For generations, the white-clapboard steeples of St. Anthony of Padua Catholic Church presided over life in the northern Minnesota town of Terrebonne, a farm community that once had a flour mill and cheese factory before mostly dying off.

Still stately, still standing after nearly 100 years, the abandoned church building could be the next piece of the town swept away.

“You tear down the church, Terrebonne really doesn’t exist anymore,” said Dan Derosier, the head of a small group working to preserve St. Anthony’s.

A letter sent to parishioners this week confirmed rumors that have been circulating for weeks: The Crookston Diocese plans to knock down St. Anthony’s by the end of the year, a victim of leaning walls, uneven floors and broad demographic shifts across rural Minnesota.

News of the pending demolition comes as preservationists and the Vatican have expressed alarm at the fall of Catholic churches nationwide. Minnesota lost 59 Catholic congregations between 1980 and 2010, even as the number of Catholics grew statewide by 109,000 people, according to data from the Association of Religion Data Archives (ARDA). Some churches, like St. Rose of Lima in Kenyon or St. Bridget’s in Greaney, were closed for mass and then preserved by tireless volunteers and summer fundraisers. Others have existed in limbo, like the historic St. Michael Catholic Church in St. Michael.

The number of Catholics in Red Lake County fell from 3,288 in 1952 to just 1,800 by 2010, according to ARDA. That was enough for the bishop in nearby Crookston to close St. Anthony’s in 2000. The dwindling number of parishioners now drive to one of two neighboring towns for Sunday mass.

Most parishioners voted to tear down St. Anthony’s rather than pay to preserve it, said Rev. Bill DeCrans, who ministers at St. Joseph’s in nearby Red Lake Falls.

Demolition was put off after a group led by the Derosiers loudly called for preserving the church, and ever since Dan or one of his brothers has led a dozen die-hard preservationists in a lonely fight to keep St. Anthony’s standing.

Using $36,600 from fundraisers over the years, the group has twice painted the church. After an F2 tornado hit St. Anthony’s, toppling a chimney, they repaired a bathtub-sized hole in the roof.

Then in late 2013, Derosier told Crookston Bishop Michael Hoeppner that the church needed about $20,000 in repairs, things that would be paid for with more donations. Hoeppner told him to wait.

Derosier’s simmering fear that Hoeppner planned to raze the building boiled over when he learned recently that a local contractor had been asked to put in a bid for tearing it down with an excavator. The contractor confirmed that he bid on the project, but said he hasn’t been formally told to proceed with demolition.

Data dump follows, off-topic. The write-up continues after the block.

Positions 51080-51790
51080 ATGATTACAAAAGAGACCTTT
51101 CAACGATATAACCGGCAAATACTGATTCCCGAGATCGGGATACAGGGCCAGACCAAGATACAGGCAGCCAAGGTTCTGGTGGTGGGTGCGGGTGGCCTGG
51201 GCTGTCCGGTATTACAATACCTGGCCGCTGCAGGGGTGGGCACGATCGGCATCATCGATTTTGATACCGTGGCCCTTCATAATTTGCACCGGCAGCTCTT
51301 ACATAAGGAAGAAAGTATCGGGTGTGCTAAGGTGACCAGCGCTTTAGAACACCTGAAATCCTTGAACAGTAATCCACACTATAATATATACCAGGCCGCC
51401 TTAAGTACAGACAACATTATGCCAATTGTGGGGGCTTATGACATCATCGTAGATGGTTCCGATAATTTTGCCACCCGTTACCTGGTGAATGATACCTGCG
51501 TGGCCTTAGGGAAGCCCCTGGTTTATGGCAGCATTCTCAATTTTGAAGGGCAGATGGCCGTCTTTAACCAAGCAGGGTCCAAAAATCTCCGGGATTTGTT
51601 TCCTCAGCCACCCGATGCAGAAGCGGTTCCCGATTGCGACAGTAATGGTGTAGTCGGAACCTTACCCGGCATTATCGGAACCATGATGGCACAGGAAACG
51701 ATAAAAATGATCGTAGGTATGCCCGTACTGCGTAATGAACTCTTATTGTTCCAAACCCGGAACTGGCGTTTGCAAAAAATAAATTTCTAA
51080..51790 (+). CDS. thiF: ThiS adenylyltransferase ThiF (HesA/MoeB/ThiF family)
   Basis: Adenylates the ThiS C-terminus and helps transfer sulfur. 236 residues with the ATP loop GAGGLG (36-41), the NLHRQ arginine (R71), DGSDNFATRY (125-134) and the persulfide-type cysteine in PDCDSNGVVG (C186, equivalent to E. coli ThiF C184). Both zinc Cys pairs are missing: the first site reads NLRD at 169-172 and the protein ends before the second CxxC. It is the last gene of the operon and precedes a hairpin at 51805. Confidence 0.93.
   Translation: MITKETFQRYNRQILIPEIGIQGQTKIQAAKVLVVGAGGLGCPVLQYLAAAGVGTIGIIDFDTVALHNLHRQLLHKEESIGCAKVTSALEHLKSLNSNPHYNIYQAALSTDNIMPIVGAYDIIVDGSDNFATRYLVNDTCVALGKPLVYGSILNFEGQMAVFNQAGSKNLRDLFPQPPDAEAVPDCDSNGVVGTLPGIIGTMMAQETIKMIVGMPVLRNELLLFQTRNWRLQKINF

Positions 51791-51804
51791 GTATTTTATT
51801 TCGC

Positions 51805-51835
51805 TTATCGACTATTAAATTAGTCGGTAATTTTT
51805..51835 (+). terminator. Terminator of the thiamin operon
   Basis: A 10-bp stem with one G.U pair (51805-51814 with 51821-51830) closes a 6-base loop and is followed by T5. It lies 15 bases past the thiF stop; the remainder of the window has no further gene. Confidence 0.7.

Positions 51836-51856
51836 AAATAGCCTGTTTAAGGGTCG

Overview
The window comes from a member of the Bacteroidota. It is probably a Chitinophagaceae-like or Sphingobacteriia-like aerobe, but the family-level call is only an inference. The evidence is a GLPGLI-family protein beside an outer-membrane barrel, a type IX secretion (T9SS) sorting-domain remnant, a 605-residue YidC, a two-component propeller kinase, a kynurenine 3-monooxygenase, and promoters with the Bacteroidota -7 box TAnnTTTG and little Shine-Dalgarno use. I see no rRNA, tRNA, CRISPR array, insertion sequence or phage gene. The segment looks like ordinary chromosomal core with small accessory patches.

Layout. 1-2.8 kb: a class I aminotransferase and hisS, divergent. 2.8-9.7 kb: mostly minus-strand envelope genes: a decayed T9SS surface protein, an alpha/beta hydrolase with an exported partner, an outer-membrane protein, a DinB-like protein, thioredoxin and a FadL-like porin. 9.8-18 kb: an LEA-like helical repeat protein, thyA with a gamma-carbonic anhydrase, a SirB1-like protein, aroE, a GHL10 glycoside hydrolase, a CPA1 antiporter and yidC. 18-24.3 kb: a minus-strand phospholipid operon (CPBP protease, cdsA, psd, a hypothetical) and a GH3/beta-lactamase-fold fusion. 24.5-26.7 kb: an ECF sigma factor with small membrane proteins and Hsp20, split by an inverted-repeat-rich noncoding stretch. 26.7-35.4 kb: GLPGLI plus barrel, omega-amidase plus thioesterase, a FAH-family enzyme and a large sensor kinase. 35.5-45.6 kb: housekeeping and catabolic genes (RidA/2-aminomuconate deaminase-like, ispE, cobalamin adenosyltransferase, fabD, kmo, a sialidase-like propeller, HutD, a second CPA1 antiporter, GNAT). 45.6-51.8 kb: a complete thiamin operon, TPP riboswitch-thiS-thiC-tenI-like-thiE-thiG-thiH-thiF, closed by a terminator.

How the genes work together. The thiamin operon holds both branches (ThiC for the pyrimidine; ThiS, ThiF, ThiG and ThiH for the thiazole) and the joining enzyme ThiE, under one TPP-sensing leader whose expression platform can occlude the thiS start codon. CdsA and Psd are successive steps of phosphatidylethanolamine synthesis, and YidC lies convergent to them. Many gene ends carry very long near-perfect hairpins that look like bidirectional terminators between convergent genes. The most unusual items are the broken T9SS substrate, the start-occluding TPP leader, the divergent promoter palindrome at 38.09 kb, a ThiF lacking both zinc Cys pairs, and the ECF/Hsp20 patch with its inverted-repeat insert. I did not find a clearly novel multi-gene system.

An engineering study completed last fall found a sloping floor due to frost heaves and black mold.

DeCrans said the diocese is in the midst of making a decision about St. Anthony’s. “I know many people who have come to me, they have been baptized there, their marriage was there. That’s special. But you know that the building is not the church, it’s the people, so you need to make decisions.”

Razing the church would require a decree from the Crookston diocese, and Derosier said he plans to appeal it. It’s an avenue available to him under canon law, according to Brody Hale of the Catholic Church Preservation Society. Appeals have proved successful in recent years, and two years ago the Vatican issued a letter that clarified canon law, urging bishops to prevent closures.

“To raze it you need a ‘grave’ reason,” said Hale, meaning it’s damaged beyond repair or there’s no money for upkeep. Hale, a law student based in Boston, said he’s helped preservation groups across the country form 501c3 organizations to take over abandoned church buildings and raise funds.

“I don’t think people are aware of how common this has become,” he said.

At least three such former churches in Minnesota have been saved this way — in Kenyon, Greaney and Bechyn — and 54 nationwide, Hale said.

Former St. Anthony’s altar boy Carl Schindler still lives just three miles from the church. He said he’s been told by church officials this week that the church will be torn down, but like others he’s holding out hope for its preservation. “It tells who we are as a community.”

Built in 1923 on the site of an earlier church erected in 1882, St. Anthony’s is one of a trio of three-steepled churches built in northern Minnesota that are associated with the first Bishop of Crookston, Timothy J. Corbett.

The much larger Cathedral of the Immaculate Conception in Crookston, built in 1912, closed in 1990. A portion of the brick structure was temporarily used as a homeless shelter. A local group, the Prairie Skyline Foundation, drafted plans to convert it into a performance space, but today it sits unused and is closed to the public.

A third church, the neo-gothic Sacred Heart Cathedral in Duluth, once was home to the archdiocese of Duluth. Corbett, then a priest, helped organize its construction in 1894.

A century later, Sacred Heart was closed, sold for $1 to its longtime organist and converted into the Sacred Heart Music Center, a performance space and music recording studio. The Crookston and Duluth churches are both listed on the National Register of Historic Places. No such plans exist for the Terrebonne church.


Staff writer Glenn Howatt contributed to this report.